Turtle Bread

Cover of Turtle Bread, showing a young woman standing in front of a background of baking ingredients (flour, eggs) and equipment (rolling pin, whisk)

Turtle Bread
Writer: Kim-Joy
Artist: Alti Firmansyah
Dark Horse Books; $19.99
Publisher’s Rating: Age 12+

Great British Bake-Off star and author Kim-Joy’s debut graphic novel Turtle Bread, illustrated in an appealing manga-influenced style by artist Alti Firmansyah, stars Yan, a quiet, reserved young woman who just got finished with another unsuccessful job interview. Her inability to find gainful employment may be the least of her problems, though: Yan suffers from debilitating social anxiety, her runaway thoughts always telling her that she’s no good and that everyone she meets will think the worst of her.

Waiting for the bus home, she notices a sign for a baking club that meets nearby and, on a whim, decides to give it a shot. Though Yan stays mostly inside her shell and is secretly suspicious of her four fellow bakers, the club’s leader Bea is boisterous and welcoming and helps her warm up enough to survive her first time there.

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They make a Victoria sponge cake, with the ingredients and the baking process drawn into panels within the story. (As is the case for everything the club bakes, the instructions are sometimes embedded into panels of art in narration boxes.) Bea tops it with a fondant turtle, an animal that will become something of an unofficial mascot for the club, and a symbol for Yan: Does it represent an animal stuck in its shell, as Yan herself so often feels, or, as Bea says of the turtle, “When I think of turtles, I think of slow perseverance and keeping on in spite of it all.”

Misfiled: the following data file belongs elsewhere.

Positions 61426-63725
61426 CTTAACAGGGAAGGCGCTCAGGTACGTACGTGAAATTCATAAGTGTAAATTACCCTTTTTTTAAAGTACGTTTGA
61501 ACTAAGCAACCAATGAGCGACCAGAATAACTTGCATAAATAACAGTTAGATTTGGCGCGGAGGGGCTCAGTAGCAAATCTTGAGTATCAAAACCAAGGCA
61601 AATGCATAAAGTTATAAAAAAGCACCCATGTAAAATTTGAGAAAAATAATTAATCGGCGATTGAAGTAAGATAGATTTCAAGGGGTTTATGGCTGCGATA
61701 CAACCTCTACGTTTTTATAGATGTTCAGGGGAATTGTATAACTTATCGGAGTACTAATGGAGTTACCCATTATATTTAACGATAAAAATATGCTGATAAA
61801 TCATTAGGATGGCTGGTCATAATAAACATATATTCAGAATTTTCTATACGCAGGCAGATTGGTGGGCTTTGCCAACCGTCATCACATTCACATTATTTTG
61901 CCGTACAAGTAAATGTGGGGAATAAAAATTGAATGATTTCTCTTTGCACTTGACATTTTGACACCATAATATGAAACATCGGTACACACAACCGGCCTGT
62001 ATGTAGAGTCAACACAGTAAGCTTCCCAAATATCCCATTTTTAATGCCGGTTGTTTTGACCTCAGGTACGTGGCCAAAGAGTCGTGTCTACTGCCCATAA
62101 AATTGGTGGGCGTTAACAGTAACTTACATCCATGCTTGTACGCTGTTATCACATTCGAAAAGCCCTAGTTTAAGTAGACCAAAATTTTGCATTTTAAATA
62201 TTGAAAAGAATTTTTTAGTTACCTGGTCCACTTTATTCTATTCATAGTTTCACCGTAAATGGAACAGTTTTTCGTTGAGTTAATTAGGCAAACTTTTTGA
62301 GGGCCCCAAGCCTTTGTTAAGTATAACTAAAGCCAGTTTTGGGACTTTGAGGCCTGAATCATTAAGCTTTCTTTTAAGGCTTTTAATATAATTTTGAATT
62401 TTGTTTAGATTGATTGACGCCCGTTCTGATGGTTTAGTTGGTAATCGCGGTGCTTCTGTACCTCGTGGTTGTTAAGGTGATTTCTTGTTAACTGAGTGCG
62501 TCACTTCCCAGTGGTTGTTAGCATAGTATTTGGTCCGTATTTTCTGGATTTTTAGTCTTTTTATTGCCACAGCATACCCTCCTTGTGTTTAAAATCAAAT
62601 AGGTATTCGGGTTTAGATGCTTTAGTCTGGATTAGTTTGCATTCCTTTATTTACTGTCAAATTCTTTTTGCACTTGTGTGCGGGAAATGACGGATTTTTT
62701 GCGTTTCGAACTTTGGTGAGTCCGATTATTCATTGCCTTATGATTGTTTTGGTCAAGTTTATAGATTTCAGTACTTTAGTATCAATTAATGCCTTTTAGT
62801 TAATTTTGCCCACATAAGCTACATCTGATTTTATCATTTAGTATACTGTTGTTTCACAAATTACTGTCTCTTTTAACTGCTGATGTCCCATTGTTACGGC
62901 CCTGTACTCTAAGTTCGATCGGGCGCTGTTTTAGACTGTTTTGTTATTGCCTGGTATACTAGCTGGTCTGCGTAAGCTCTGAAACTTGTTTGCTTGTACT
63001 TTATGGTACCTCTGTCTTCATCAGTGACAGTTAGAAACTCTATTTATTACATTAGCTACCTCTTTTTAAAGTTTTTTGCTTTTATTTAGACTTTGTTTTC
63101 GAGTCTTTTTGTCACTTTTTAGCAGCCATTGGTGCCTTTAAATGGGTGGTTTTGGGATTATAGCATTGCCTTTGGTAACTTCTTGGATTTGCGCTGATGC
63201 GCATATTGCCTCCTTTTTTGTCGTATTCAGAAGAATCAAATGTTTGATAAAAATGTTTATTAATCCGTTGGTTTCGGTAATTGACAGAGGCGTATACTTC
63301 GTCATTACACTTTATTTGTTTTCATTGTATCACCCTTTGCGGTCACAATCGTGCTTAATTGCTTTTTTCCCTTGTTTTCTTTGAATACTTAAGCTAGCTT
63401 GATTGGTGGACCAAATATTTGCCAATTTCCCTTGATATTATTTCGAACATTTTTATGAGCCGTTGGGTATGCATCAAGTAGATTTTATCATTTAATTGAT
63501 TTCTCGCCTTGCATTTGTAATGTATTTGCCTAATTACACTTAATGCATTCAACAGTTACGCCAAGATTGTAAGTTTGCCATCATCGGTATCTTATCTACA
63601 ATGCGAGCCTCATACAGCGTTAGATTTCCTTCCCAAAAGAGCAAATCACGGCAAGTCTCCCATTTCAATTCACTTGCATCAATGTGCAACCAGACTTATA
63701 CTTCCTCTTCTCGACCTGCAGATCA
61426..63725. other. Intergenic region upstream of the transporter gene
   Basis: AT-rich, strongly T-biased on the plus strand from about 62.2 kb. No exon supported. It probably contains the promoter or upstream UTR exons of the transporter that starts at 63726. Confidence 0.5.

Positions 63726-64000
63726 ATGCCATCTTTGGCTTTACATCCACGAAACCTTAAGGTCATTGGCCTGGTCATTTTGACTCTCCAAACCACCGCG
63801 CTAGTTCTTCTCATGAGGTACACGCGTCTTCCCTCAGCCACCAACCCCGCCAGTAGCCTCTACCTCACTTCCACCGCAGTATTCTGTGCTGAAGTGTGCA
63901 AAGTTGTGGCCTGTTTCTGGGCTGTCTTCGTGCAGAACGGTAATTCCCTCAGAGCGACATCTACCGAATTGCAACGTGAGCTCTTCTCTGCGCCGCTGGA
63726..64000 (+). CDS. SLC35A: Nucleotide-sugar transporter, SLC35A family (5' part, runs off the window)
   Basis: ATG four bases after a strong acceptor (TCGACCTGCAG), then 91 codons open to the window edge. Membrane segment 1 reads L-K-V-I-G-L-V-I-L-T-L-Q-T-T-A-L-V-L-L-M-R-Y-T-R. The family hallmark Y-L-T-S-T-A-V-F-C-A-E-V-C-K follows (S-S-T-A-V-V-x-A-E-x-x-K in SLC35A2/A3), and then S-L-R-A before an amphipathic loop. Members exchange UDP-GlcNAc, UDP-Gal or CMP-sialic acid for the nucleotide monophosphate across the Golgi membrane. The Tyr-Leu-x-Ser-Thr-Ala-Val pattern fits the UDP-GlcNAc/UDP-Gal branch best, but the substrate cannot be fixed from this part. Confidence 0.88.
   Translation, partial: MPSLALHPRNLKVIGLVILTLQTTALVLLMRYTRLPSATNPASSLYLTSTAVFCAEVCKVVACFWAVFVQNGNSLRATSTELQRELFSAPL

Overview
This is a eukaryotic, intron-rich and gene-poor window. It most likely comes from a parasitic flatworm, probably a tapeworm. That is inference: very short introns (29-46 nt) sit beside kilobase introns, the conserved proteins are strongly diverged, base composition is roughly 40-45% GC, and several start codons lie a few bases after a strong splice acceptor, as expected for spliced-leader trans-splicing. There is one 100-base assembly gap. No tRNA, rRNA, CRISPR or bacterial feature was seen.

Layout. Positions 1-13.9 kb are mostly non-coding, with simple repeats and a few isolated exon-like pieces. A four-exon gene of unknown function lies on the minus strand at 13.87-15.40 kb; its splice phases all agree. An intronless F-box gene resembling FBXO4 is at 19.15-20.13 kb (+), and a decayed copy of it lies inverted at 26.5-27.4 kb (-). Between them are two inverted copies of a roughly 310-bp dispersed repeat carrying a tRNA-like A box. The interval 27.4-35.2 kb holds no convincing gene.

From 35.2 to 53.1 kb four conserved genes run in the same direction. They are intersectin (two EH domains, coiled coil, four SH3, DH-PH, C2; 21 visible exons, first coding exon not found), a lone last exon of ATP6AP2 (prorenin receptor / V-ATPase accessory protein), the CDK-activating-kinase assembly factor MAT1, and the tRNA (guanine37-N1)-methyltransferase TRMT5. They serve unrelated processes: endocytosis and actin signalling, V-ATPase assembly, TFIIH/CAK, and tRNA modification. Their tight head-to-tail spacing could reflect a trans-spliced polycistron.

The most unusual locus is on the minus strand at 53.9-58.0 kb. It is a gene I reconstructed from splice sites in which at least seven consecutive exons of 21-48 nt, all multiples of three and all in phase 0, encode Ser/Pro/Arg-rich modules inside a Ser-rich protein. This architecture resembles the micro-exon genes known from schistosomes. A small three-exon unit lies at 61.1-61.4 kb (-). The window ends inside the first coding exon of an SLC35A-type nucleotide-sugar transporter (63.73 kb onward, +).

As Yan sticks with baking club, despite her anxiety telling her not to, she soon realizes that all of the others seem to have issues of their own, and all seem to gather some much-needed community and strength from the club. Things come to a head when Geraint, who has been posing as a baker, admits that though he works in a bakery, he just sweeps up and runs errands, rather than doing any real baking. His bakery is having a contest though, and whoever comes up with the best bread will have it sold in the shop. The club rallies to come up with the perfect recipe and bake it with him, resulting in the title baked good: Turtle Bread.

Meanwhile, Yan’s life changes for the better, as is shown in a long, silent sequence of panels—panels which do such a good job of telling the story that words would be superfluous—in which she gets a job at a bakery and even starts a relationship with a cute co-worker.

Her anxiety eventually sabotages things for her though, and she begins to spiral out of control when Bea leaves a mysterious note and suddenly leaves town…and the baking club dissolves in its leader’s absence. Yan will have to use her newfound strength to figure out what’s really going on, and maybe even save baking club…and, through it, herself and her friends.

Though this is Kim-Joy’s first graphic novel, it doesn’t read like the work of an amateur at all, and is a quite thoroughly polished YA read, one in which the character’s struggles with mental illness are foregrounded, with baking providing texture and a bit of world-building rather than being the focus of the story.


It may also inspire young readers to try their hands at baking; I know I certainly wanted to try turtle bread after reading this.

Filed under: Reviews

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